Flight demonstrations were an essential part of the work, and XX105 was renowned for always being serviceable at the scheduled time, even if the pilots and scientists sometimes had to hide experimental system failures.
Flight trials were required in a large variety of conditions and geographic locations. These included hot and cold weather, involving detachments to the Mediterranean, Greenland and Svalbard (flying as near to the North Pole as the fuel load permitted). Navigation and Flight Management System development required operation throughout most of Europe, as did demonstrations of the EFIS system, which also required a month’s tour of the USA in 1981, with an intensive schedule of demonstrations to aircraft manufacturers, airlines and aviation regulators. Needless to say, the aircraft remained serviceable throughout the tour.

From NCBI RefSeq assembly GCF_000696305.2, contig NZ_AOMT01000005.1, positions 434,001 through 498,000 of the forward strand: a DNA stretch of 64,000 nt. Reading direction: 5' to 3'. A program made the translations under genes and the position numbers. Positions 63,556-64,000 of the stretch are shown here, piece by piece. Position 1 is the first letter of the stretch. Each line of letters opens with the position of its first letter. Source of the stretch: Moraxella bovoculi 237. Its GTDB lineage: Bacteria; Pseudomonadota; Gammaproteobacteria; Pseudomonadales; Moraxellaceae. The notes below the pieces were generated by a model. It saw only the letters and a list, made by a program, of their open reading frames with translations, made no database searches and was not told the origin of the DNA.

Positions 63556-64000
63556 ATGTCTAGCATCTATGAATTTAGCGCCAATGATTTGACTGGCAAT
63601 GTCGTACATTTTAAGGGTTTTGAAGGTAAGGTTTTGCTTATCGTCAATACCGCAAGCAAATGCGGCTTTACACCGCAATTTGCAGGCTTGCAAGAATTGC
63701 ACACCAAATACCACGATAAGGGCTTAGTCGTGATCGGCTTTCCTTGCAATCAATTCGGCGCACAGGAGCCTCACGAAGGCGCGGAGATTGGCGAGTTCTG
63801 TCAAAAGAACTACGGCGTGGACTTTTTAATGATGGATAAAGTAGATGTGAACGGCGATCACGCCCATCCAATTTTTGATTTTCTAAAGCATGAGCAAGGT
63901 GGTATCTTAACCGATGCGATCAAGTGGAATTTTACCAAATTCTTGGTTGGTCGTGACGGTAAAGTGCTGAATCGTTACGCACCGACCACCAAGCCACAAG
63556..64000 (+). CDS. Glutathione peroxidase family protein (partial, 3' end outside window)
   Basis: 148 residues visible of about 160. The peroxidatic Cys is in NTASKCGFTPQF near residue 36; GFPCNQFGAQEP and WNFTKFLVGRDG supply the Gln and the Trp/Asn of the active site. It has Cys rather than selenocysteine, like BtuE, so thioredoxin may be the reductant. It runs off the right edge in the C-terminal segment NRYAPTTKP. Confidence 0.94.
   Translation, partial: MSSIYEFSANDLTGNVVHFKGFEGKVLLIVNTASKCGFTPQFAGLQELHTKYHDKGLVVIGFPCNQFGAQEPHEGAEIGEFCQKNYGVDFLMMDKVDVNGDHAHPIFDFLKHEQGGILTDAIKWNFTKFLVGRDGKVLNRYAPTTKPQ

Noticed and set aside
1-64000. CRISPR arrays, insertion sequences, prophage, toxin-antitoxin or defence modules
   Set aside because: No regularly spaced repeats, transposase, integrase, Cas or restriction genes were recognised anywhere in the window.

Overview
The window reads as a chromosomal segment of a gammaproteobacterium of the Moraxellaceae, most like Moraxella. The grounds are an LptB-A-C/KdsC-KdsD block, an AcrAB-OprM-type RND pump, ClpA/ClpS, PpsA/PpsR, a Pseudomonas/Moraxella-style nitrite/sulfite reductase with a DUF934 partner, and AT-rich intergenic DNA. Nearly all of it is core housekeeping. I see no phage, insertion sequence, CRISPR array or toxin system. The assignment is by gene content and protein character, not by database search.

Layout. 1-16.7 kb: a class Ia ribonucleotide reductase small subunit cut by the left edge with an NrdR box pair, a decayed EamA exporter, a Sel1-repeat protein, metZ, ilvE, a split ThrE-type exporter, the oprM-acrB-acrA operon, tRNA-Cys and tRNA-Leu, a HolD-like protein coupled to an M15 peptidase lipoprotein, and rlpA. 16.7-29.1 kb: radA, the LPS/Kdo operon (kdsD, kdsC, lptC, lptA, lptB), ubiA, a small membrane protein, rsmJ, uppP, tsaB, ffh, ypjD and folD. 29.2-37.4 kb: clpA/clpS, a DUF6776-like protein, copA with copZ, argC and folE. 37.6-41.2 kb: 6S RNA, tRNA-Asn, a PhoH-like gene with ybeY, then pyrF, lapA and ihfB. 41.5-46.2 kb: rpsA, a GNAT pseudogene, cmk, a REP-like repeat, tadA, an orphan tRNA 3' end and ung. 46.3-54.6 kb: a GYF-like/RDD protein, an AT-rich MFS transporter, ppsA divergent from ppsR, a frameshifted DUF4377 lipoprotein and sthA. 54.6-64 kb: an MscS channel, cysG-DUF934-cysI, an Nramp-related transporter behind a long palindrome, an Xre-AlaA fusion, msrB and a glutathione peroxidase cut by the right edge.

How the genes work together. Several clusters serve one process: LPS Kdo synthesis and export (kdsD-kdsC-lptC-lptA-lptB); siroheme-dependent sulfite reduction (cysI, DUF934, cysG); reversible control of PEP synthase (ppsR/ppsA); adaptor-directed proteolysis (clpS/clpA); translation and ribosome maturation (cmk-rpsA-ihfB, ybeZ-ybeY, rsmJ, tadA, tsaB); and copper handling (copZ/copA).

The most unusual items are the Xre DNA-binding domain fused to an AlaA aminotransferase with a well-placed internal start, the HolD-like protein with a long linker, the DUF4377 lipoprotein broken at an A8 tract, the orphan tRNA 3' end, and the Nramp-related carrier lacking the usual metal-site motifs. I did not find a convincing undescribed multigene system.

With the closure of RAE Bedford Airfield in 1994, XX105 was transferred to Boscombe Down where it continued similar work until its last flight in 2003.
XX105 was rightly recognised as the most capable, flexible and reliable flying laboratory in Europe, and probably second to none in the world. She was operated at RAE Bedford from 26th March 1973 until February 1994, and then at Boscombe Down until 2003, and will be remembered with great affection by all the pilots and scientists who flew in her, and by all the engineers who looked after her with such skill and dedication.